Wednesday, October 05, 2005

Code of Blogging Ethics Debated at AEJMC Convention

In August I had the good fortune to attend the 2005 Association for Education in Journalism and Mass Communication convention in San Antonio, Texas. I delivered a paper proposing the code of blogging ethics to the Media Ethics Division. As expected, many in the room questioned how any such code could be enforced or could apply to such a diverse blogosphere. I had to admit that both issues are complex and that I could offer no definitive response. The discussion was lively and I was honored when the division awarded my paper their 2005 Professional Relevance Award.

I would now like to invite comments beyond simple acceptance or rejection of specific provisions of the code. I hope the code will continue to develop as it is discussed and debated. Let's kick around some of the topics brought up in San Antonio. Is it possible for a code of blogging ethics, based on form rather than function, to be adopted by a significant number of bloggers? Should "enforcement" even be part of the discussion? I think of an ethical code as not only a philosophically-based, moral code but also as an ideal mode of behavior that we must strive to achieve. For me, the notion of compelled ethics, even if compelled by only the threat of social stigma, doesn't work.

12 Comments:

Blogger Lynn said...

Hi Martin, I really enjoyed your lecture today. I'm not sure how I feel about a code of ethics for bloggers. When you first introduced the idea I thought, "Blah, that's just too difficult to institute and enforce." But then I started thinking about it more, and I don't believe it's an impossibility. You are very brave for charting into these waters. I'm just doing a wimpy/boring content analysis for my dissertation. :(

5:51 PM  
Blogger Chrlane said...

Blogging is chaos. It's like one hundred million people all doing graffiti– half of them copying other people's tags, and the other half rehashing the darned news. The third half are just yacking about themselves.

And then you get the real nutjobs who use blogs to disseminate propaganda.

You want to regulate it? Invent a software that merges like posts into a comprehensive single resource. Or sell the technology to some outside industry and let them monopolize it. They'll squeeze all the chaos out of it in no time.

1:30 AM  
Anonymous MTM said...

I think that any ethic for the blogosphere would have to first think about what sort of thing or tool blogging is: is it communication? press? community? correspondence? conversation?

Once those issues are teased out in a blogosphere-wide discussion, you can start to borrow from the various ethical structures and goals of (say) the press or conversation etc.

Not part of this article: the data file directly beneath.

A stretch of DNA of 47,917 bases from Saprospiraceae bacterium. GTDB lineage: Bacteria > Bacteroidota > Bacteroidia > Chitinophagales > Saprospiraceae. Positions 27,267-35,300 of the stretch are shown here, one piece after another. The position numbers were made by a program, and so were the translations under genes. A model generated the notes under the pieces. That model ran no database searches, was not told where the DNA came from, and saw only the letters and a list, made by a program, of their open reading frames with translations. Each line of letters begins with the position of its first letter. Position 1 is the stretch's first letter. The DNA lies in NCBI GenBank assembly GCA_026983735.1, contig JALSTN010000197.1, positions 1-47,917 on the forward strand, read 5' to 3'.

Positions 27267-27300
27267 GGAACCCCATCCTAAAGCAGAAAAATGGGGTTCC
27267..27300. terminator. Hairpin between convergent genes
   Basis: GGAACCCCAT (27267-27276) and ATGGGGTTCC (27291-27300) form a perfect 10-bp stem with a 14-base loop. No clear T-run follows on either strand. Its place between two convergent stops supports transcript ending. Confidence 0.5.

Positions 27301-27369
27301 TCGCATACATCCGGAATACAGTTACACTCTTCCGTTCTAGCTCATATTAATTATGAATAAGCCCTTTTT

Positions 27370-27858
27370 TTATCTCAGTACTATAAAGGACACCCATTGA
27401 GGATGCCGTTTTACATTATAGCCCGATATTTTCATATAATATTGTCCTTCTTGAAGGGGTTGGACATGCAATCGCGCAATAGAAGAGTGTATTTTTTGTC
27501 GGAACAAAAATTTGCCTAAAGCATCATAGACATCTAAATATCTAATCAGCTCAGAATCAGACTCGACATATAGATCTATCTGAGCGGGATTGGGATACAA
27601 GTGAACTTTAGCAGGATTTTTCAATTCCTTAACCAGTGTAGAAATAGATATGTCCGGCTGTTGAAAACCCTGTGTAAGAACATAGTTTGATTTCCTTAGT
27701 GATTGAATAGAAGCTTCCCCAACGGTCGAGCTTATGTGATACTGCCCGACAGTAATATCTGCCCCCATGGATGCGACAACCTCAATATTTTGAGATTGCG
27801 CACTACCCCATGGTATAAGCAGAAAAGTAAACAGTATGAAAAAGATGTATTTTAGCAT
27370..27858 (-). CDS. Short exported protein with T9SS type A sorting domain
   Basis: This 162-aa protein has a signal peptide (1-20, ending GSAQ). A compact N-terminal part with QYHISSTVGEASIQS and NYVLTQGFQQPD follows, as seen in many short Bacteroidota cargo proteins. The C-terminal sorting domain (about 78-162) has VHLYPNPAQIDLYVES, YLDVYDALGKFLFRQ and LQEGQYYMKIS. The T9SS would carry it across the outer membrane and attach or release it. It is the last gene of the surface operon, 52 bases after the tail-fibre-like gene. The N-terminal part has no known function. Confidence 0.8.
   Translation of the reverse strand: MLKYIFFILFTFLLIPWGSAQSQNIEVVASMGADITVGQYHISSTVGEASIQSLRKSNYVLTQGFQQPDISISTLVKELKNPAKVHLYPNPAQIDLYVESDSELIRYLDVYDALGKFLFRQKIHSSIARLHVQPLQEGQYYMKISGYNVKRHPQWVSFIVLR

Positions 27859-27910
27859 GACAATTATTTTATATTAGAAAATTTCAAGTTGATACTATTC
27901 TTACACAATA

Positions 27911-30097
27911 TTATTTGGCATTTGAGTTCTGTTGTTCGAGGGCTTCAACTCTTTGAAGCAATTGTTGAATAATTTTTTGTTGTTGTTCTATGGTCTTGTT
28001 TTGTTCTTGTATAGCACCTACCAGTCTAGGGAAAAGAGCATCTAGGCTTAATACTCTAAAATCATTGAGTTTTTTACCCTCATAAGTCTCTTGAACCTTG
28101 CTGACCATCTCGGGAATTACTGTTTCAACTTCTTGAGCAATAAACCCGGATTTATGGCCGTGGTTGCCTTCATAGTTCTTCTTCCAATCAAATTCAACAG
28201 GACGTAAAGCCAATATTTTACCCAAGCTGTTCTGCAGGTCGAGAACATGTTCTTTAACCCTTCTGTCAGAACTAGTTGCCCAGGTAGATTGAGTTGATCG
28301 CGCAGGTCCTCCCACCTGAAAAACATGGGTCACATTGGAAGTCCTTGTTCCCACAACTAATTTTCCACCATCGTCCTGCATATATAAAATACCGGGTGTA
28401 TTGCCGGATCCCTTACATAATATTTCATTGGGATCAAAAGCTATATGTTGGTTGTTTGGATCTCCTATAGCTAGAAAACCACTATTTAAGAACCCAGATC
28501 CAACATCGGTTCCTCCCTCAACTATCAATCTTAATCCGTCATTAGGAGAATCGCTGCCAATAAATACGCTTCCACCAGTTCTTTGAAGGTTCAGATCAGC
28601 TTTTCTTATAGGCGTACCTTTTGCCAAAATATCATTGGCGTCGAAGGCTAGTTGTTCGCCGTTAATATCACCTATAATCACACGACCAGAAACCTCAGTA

And there in lies the trick, who to have a blogosphere-wide discussion when the blogosphere, for all its connectivity, is not really self-aware as a group except among the poltically motivated bloggers.

5:25 PM  
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6:59 AM  
Anonymous Ian from Tethics said...

Martin,

Love what you're doing, keep it up. As a fellow blogger on technology & ethics (hence our blog Tethics), I find what you're researching and exploring extremely refreshing and interesting to read.

As to your question of should "enforcement" even be part of the discussion, I do not believe so. It should be more of a focus on adoption and through practice it will be ingrained in others. Don't underestimate the power of the social stigma.

12:16 AM  
Anonymous Choo Zheng Xi said...

Hi Martin,

I'm currently doing a paper on online community moderation re the Singaporean blogosphere.

The disjunct between how ethical codes work in the mainstream media (MSM) and how we expect them to work online boils down to this: a difference in historical context.

We need to consider as a starting point the question: are ethical codes codifications of existing norms, or are they sipposed to aid in the creation of such norms?

My answer is that the purpose of the ethical code varies according to the history of the group.

From the MSM perspective, ethical codes seem to be codifications of the standards that journalists have identfied as ideal in the history of their profession.

In the case of blogging, difference in form aside, we lack the collective history the MSM has. Hence, the purpose of an ethical code is, as you've rightly pointed out, for the purpose of norm encouraging, not norm setting.

My observation has been that those most concerned with "enforcement" are traditional media practitioners, who use this frame of reference when discussing their industry, and transpose this to an online context.

You're right to question whether "enforcement" is even an issue online.

The question we then have to answer is not the success of "enforcement", but how will we quantify "progress" in our positive norm creation exercise?

I'd like to hear your thoughts on the question, will be very helpful for the paper I'm writing. Thanks!

3:27 AM  
Blogger AgentPX said...

I'm totally lost! I searched Google for my blog URL And landed on this site. There was a quote "delivered a paper proposing the code of blogging ethics to the Media Ethics". Good thing this post wasn't about my Blog. Thanks God.

BTW Nice Article.

The Code of Blogging

1:44 PM  
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Anonymous josephson said...

I'm interested in seeing you talk more about a values based approach to a ethics code

5:09 PM  
Anonymous Josephson said...

the previous link should have directed to ethics code

5:11 PM  
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